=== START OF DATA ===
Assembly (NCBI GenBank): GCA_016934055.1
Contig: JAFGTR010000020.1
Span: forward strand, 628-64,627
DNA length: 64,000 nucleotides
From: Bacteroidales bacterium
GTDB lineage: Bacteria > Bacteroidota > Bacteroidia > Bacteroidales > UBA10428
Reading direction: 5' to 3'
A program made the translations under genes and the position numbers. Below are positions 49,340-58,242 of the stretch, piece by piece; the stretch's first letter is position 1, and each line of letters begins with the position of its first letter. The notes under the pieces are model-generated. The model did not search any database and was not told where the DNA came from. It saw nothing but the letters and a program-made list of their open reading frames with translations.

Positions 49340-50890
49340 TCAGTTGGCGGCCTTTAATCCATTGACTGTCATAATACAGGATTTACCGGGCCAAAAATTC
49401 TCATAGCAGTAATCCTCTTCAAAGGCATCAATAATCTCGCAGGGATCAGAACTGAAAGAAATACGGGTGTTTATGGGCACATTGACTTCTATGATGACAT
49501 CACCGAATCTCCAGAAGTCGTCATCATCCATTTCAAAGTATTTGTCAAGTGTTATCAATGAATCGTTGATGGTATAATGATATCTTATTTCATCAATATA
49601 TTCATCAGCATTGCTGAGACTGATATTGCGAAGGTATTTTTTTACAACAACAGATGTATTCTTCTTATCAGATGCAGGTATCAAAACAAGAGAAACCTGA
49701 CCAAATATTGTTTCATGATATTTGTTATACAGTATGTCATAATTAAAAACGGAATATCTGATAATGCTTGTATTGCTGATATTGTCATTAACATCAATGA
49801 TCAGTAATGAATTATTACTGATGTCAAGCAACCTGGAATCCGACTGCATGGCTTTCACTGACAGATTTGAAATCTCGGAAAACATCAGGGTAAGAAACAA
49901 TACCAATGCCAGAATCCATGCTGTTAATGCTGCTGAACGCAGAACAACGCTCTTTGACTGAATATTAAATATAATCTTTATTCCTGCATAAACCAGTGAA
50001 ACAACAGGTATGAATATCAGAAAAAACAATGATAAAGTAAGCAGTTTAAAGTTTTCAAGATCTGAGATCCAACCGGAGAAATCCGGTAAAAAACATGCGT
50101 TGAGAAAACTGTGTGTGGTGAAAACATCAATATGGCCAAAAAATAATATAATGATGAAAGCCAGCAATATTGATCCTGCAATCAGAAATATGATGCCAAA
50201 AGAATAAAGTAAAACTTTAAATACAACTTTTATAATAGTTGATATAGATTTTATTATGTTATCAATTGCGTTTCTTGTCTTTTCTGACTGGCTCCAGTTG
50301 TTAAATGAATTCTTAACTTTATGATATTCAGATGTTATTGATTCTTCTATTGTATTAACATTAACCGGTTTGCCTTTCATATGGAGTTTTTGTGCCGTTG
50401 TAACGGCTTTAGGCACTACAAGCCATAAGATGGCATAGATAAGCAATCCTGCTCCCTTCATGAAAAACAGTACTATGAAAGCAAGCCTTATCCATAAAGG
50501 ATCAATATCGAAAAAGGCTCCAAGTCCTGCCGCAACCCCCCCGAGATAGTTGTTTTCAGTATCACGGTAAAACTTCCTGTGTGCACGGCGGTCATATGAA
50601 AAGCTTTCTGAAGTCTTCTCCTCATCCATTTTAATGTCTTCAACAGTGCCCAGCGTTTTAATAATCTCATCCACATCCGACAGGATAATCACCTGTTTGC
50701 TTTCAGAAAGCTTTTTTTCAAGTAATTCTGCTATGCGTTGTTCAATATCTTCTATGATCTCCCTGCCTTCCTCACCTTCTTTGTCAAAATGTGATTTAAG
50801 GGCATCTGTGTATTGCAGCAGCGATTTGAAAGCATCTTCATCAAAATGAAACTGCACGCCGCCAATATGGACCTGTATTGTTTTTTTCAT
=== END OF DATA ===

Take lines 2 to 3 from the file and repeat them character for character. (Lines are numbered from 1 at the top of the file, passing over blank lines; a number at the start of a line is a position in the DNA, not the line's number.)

Contig: JAFGTR010000020.1
Span: forward strand, 628-64,627